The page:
How Health Insurance Works in the USA?
Health care in the U.S. can be very costly. Most of us could not afford to pay such large sums if we get sick, especially since we do not know when we might become ill or injured or how much care we might need. Health insurance provides a way to reduce such costs to more reasonable amounts.
The way health insurance works is that the consumer (you) pays an up-front premium to a health insurance company and that payment allows you to share “risk” with lots of other persons (enrollees) who are making similar payments. Because most individuals are healthy most of the time, the premium dollars paid to the insurance carrier can be used to cover the expenses of the (relatively) a small number of enrollees who get sick or are injured.
As you can imagine, insurance companies have studied risk extensively, and they aim to collect enough premiums to cover the medical costs of the enrollees. There are many different types of health insurance plans in the United States and many different rules and arrangements concerning care.
Following are three crucial questions you should ask when deciding on the best health insurance:
1: Where Can I Receive Healthcare?
One way that health insurance plans control their costs is to impact access to providers. Providers consist of physicians, hospitals, laboratories, pharmacies, and other entities. Many insurance companies contract with a specified network of providers that have agreed to supply healthcare services to the insured at more favorable pricing.
If a provider is not in a plan’s network, the insurance company may not pay for the service(s) offered or pay a smaller portion than it would for in-network care. This means the enrollee who goes outside the network for care may be obligated to pay a much higher share of the cost. This is an important concept to understand, particularly if you are not originally from the local Stanford area.
2: What Does the Health Insurance Plan Cover?
One of the things healthcare reform has done in the United States (under the Affordable Care Act) is to introduce more standardization to insurance plan benefits. Before such standardization, the benefits offered differed drastically from plan to plan. For instance, some plans covered prescriptions; others did not. Now, plans in the United States are required to offer several “essential health benefits” which include
- Rehabilitation services
- Preventive services (e.g., some immunizations) and management of chronic diseases
- Prescription drugs
- Pediatric services, as well as dental and vision care
- Outpatient care (physicians and other services you receive outside of a hospital)
- Mental health and substance abuse treatment
- Maternity and newborn care
- Laboratory tests
- Emergency services
3: What is the Cost of Health Insurance
Understanding what insurance coverage costs is quite complicated. In our overview, we talked about paying a premium to enroll in health insurance. This is an up-front cost that is transparent to you.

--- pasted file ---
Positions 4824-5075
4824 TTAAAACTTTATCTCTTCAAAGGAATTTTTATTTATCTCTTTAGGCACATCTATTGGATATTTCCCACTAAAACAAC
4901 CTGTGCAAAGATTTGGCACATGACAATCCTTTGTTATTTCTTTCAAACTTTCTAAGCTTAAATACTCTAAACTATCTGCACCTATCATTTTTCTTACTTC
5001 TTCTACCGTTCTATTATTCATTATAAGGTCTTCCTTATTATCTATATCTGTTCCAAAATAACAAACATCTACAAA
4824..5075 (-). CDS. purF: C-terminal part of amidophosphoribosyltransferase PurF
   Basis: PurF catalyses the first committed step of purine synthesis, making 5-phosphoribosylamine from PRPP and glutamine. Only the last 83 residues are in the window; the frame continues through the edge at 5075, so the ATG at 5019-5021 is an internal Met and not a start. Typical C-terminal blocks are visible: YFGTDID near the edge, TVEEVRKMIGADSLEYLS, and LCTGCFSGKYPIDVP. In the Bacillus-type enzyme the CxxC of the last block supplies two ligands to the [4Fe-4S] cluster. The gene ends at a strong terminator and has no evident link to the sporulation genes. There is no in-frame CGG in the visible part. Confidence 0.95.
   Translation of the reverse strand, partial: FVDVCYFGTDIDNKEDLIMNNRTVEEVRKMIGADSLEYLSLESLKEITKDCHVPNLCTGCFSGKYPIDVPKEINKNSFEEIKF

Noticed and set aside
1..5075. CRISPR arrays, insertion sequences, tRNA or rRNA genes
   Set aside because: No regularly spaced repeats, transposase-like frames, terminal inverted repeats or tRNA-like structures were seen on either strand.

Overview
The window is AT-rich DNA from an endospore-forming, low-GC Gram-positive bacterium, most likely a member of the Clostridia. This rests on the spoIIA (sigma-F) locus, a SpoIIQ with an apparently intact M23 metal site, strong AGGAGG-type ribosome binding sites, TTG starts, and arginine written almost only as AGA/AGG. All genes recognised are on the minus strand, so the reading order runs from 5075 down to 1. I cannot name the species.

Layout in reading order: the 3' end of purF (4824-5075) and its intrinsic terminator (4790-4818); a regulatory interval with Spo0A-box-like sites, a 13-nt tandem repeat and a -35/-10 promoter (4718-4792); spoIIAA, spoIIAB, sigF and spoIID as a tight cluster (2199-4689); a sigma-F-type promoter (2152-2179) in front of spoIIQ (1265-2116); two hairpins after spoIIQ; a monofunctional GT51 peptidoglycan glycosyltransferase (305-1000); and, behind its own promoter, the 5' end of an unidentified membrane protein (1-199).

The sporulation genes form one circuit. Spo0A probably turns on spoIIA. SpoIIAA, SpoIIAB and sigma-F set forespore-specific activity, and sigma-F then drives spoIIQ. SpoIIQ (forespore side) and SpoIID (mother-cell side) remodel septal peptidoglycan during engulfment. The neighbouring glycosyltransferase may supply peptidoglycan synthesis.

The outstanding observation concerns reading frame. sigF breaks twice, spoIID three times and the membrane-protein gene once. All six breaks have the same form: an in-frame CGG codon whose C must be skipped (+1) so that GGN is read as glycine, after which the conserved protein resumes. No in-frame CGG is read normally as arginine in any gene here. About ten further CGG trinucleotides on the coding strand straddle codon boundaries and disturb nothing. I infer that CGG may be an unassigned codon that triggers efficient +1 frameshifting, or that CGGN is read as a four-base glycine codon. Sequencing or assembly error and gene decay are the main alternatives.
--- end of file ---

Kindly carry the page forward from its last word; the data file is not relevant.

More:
Unfortunately, for most health insurance plans, this is not the only cost associated with the care you receive. There is also a cost when you access healthcare. Such cost is captured as deductibles, coinsurance, or copay and represents the share you pay out of your pocket when you receive healthcare services. As a general rule of thumb, the more you pay in premium upfront, the less you will pay when you access healthcare services. The less you pay in premium, the more you will pay when you access healthcare.
Important Health Insurance Terms and Concepts:
- Out-of-pocket expenses: The terms “out-of-pocket cost” or “cost-sharing” refers to the portion of your medical costs you are responsible for paying when you receive health care. The monthly premium you pay for care is separate from these expenses.
- Annual deductible: The annual deductible is the amount you pay every plan year before the insurance company begins paying its share of the costs.
- Copayment (or ‘Copay’): The copay is a fixed, upfront amount you pay every time you receive care when that care is subject to a copay. Plans that do not have copays usually use other methods of cost-sharing.
- Coinsurance: Coinsurance is the rate of the cost of your medical care. Health insurance plans with higher premiums usually have less coinsurance.
Call for your Quote T
Stop waiting around! The right insurance provider is out there and we’re going to make sure you’re covered for the foreseeable future. Accidents can happen any time whether it’s day, night, workdays, or holidays. Insurance is the best way to prepare for the unpredictable, and a great way to secure your peace of mind. Give us a call today or fill out the form for a quote – you’ll be glad you did!
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